Artificial Intelligence Tool DALL-E Turns Ideas Into Paintings—But Is It Art?

As we enter the second decade of the 21st century, we are becoming accustomed to the idea of turning on the lights with a voice command, adjusting the thermostat from our handsets and even riding in self-driving cars. But what if we told you that you could get a computer to create an impressive painting of a capybara sitting in a field at sunrise, simply by issuing a text command?

DALL-E, an artificial intelligence-powered text-to-image generator developed by the San Francisco-based research laboratory OpenAI, can do just that. It can also render a hyperrealistic image of an armchair shaped like an avocado or a snail with a shell that resembles a harp.

But is it art?

That’s the question gripping the art world as it wrestles with the rise of images generated by Artificial Intelligence—AI for short. It’s also the question at the center of Artificial Imagination, a new exhibit now showing at the Minnesota Street Project’s bitform gallery in the Dogpatch.

For Steven Sacks, owner and director of the media art-focused bitform gallery, artificially generated pieces can “absolutely” be art. He aims to prove that with Artificial Imagination, which is running now through the end of December.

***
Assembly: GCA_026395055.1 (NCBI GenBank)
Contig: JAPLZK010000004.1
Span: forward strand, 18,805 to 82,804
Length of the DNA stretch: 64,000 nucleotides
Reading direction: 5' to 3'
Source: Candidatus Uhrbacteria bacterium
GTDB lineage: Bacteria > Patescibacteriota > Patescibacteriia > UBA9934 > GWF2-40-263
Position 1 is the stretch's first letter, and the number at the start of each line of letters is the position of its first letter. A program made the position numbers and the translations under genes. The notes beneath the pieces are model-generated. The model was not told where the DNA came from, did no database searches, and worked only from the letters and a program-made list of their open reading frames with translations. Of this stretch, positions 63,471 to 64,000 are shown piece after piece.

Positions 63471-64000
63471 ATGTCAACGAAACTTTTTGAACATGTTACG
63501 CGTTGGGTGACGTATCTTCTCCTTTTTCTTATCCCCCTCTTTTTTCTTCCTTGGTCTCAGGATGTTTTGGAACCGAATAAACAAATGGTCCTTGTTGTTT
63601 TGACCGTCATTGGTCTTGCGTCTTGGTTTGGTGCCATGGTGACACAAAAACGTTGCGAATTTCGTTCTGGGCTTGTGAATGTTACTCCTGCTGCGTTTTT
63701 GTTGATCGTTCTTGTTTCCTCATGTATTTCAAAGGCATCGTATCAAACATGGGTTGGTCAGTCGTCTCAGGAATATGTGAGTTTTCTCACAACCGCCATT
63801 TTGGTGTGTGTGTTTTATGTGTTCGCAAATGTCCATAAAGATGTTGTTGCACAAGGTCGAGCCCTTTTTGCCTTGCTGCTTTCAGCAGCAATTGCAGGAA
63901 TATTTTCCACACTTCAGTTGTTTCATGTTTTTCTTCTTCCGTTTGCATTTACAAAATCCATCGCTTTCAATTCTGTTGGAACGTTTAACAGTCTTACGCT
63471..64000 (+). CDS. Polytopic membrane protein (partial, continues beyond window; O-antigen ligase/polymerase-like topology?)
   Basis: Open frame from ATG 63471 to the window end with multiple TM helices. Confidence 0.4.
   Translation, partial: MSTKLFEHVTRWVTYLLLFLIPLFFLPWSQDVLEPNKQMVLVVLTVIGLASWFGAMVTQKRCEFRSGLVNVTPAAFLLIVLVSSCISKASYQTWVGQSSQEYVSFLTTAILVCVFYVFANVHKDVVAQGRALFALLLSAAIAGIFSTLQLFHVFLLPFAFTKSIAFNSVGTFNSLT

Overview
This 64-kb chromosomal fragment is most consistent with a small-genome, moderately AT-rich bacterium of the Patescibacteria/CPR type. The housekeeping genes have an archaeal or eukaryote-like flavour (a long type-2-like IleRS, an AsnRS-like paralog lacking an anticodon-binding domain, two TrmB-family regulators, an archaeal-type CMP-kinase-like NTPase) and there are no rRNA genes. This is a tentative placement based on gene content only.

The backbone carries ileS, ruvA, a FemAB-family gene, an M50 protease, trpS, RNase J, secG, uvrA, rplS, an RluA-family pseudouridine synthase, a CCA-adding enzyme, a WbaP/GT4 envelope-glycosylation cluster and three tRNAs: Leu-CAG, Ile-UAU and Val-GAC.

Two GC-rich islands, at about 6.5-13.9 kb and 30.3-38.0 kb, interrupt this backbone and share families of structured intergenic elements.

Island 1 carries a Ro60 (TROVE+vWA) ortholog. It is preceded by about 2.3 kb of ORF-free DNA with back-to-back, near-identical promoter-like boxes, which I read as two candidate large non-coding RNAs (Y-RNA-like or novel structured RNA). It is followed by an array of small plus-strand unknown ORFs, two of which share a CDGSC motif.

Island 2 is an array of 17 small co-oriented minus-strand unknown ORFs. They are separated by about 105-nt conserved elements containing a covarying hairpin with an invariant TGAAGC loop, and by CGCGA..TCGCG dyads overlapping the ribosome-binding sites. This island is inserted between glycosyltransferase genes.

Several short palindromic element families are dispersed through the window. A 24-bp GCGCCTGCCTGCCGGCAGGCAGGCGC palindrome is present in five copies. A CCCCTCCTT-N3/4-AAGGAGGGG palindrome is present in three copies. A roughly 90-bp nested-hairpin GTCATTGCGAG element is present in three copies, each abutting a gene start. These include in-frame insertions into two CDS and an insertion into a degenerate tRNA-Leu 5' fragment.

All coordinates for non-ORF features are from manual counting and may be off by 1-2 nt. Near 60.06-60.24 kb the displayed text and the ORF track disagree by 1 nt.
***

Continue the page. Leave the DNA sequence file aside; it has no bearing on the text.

“I think the whole essence of DALL-E is surprise,” Sacks said. “Everything is pretty extraordinary when you think about how it was created using just key phrases that come from the artist.”

The gallery show features a cross-section of artists who’ve fully integrated artificial intelligence into their practices and those who are just starting to experiment with DALL-E.

Alexander Reben used AI in the brainstorming process to help him decide upon the shape of his sculptures. Marina Zurkow asked DALL-E to dream up 1930s style prints and then enhanced them using Photoshop before printing them on archival paper.

For her part, multimedia artist and musician August Kamp thinks of DALL-E as an interpreter of imagination and views the platform through the lens of inclusivity and equity. “Everyone has ideas—not everyone has access to training or encouragement enough to confidently render them,” Kamp is quoted in a press release for Artificial Imagination. “I feel empowered by the ability to creatively iterate on a feeling or idea, and I deeply believe that all people deserve that sense of empowerment.”

In the end, Sacks hopes that Artificial Imagination can flip the script on AI-generated art. “People just assume that because the machine is involved, there’s no creative intention by the artist. It’s just the machine doing the work and and I couldn’t disagree more,” Sacks said. “There’s so much more depth to that than just putting in a bunch of words.

Christina Campodonico can be reached at

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